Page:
Lightweight wood saws for backpacking can be useful tools. I’ve used them for:
- Cutting firewood.
- Preparing limbs for snow trench shelter roofs.
- Building a pyramid for hanging a pot over a fire.
This article includes a video where I show the process by which a saw can be used for preparing wood for further hatchet-splitting (or batoning with a knife) to create dry kindling from wet wood.
Backpacking wood saws are not considered essential items by most of us, but they offer enough utility that it’s worth exploring the market to see what’s available across the weight spectrum.
Backpacking wood saws suffer from three primary limitations:
- They are bulky.
- They are heavy.
- They don’t have enough cutting power to be useful.
So-called survival saws are the least bulky of all of them. They have no frame to hold the saw blade, which is typically just a short “chain”. Folding saws are less bulky than non-folding saws, but require more time to deploy.
In terms of weight, saws with longer blades require more framing to keep the blades stable, and will necessarily be heavier.
Cutting power and quality is defined by these three factors:
- Teeth per inch (TPI) – the number of teeth per inch of saw blade. The fewer teeth per inch (and the deeper the teeth), the faster you can saw through a given thickness of wood (generally), but the rougher the cut and more likely the teeth will get hung up on knots in the wood.
- Opposing teeth – saw blades with teeth that are perfectly in line (parallel to) with the saw blade cut more aggressively – i.e., faster with less effort, because cutting is performed on both push and pull strokes. This feature is a hallmark of pruning saws, which are designed with opposing teeth for cutting through live, wet wood. Dry wood blades do not have aggressively opposing teeth, and can get stuck in soft, wet woods that can swell during sawing (e.g., fir, pine).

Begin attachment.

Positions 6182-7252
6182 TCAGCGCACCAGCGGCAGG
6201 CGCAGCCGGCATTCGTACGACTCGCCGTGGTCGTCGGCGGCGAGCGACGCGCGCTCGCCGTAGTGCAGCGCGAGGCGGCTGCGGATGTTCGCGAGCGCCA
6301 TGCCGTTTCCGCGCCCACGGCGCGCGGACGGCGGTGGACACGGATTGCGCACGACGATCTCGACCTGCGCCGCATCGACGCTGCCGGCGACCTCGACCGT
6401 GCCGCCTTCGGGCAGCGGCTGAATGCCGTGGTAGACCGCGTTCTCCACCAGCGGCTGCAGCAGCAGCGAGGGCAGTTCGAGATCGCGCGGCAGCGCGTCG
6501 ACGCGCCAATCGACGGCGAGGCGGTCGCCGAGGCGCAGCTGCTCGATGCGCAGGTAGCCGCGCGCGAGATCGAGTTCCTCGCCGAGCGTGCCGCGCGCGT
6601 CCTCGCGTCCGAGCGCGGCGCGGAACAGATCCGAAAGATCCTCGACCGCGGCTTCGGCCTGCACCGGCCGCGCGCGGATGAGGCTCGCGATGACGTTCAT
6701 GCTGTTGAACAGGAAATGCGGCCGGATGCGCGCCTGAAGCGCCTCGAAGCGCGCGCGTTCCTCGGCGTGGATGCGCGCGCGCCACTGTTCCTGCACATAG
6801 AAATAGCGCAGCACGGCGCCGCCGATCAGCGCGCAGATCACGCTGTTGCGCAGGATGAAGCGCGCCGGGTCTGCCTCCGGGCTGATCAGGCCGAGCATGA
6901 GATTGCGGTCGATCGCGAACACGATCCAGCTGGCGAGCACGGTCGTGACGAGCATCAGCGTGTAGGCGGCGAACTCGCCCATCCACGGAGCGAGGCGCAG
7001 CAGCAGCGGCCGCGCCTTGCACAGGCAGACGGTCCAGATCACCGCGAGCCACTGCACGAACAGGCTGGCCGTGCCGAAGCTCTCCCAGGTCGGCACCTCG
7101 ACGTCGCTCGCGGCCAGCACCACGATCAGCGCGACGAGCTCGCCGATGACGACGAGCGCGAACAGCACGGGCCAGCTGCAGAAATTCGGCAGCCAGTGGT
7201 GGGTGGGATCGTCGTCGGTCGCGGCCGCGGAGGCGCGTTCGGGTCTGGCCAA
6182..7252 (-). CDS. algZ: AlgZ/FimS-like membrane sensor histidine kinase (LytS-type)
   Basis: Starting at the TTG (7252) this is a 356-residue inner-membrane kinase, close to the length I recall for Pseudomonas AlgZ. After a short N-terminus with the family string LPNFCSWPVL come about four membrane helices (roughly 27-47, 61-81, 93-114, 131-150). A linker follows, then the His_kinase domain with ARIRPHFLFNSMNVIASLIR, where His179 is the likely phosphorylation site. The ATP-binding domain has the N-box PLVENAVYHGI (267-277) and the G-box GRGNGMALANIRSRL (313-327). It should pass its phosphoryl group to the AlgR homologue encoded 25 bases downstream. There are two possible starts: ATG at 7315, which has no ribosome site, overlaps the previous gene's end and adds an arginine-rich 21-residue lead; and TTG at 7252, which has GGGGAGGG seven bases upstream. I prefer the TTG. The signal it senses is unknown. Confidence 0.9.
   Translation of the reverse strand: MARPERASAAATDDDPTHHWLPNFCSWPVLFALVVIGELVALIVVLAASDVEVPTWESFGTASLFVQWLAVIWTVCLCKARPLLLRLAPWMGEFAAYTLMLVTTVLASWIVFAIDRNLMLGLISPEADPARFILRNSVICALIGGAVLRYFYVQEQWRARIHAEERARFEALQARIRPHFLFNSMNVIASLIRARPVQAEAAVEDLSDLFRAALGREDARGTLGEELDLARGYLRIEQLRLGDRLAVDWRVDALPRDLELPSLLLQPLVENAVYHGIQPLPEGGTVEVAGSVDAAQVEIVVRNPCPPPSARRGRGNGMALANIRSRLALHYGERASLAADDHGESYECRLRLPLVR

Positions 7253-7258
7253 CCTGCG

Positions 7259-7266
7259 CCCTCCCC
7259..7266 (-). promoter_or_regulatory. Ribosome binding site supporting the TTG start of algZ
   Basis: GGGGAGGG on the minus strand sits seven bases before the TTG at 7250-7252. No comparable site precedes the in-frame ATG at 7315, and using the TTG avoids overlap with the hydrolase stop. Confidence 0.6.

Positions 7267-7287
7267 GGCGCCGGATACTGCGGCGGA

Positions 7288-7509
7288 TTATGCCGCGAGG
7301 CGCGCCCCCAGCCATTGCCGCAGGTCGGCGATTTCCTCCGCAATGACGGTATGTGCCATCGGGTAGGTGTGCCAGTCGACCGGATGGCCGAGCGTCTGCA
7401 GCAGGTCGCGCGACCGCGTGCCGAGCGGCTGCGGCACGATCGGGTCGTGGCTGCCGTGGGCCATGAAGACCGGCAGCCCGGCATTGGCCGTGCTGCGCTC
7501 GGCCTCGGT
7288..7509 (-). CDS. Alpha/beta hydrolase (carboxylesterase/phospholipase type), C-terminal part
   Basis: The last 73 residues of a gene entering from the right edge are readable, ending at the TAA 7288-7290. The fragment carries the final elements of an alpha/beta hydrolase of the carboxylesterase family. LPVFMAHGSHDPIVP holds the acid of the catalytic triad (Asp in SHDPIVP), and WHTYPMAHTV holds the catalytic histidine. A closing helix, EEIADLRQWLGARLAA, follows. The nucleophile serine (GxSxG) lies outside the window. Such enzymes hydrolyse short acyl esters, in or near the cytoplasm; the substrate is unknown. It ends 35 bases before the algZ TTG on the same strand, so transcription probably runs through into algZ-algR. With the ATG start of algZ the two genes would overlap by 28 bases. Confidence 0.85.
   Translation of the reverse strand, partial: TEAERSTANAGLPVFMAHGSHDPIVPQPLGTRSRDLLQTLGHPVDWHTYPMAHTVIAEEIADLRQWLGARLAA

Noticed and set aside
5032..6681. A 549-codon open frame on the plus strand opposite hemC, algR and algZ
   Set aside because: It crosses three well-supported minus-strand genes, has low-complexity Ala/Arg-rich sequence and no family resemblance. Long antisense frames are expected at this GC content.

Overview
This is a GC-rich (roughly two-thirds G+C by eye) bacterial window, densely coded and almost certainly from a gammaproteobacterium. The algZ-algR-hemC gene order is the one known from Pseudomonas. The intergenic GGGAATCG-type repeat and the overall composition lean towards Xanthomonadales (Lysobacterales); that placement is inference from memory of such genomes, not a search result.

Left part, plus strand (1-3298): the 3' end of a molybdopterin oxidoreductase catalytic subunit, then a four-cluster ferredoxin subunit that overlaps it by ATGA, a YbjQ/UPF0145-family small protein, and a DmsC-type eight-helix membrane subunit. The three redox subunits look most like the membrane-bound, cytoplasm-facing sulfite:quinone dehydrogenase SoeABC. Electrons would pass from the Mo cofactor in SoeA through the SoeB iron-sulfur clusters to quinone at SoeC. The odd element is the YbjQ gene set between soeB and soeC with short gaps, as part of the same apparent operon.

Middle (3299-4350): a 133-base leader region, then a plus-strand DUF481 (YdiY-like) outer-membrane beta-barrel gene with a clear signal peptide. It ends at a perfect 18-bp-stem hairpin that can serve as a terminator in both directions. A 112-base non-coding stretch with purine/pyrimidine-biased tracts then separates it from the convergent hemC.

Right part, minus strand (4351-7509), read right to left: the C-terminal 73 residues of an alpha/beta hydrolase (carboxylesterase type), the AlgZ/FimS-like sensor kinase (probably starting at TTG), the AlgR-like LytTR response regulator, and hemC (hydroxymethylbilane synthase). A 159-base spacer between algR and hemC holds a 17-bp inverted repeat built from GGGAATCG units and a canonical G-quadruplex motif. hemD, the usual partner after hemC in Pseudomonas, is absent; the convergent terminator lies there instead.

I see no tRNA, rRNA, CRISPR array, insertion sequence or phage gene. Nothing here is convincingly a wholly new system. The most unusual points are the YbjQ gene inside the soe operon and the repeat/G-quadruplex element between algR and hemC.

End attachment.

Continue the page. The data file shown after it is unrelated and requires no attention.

- Blade length, thickness, and saw frame – the more robust a frame is (which provides blade stiffness), the thicker a blade is, and the longer a blade is, the more power you can transfer to the saw with your body. This makes cutting faster and more efficient. All of these features also add weight to the saw.
An Overview of Selected Wood Saw Models
One of the more popular compact camping saws is the veritable Sven Saw, a folding model with an aluminum frame and 15-inch blade that weighs about 11 oz (310 g).
The Sven Saw is a powerful, functional saw that folds away to a relatively compact package, but is generally considered to be a bit heavy for the backpacker who needs a saw only for incidental use.
At the other end of the spectrum, one of the lightest and most compact wood saws is the Coghlan’s Pocket Saw, which weighs a little under 3 oz (86 g) and rolls to the size of a small spool of fishing line.
Although very compact and light, the Coghlan’s Pocket Saw has very little cutting power and is generally considered to be more useful in a survival kit than as a backcountry tool requiring frequent use.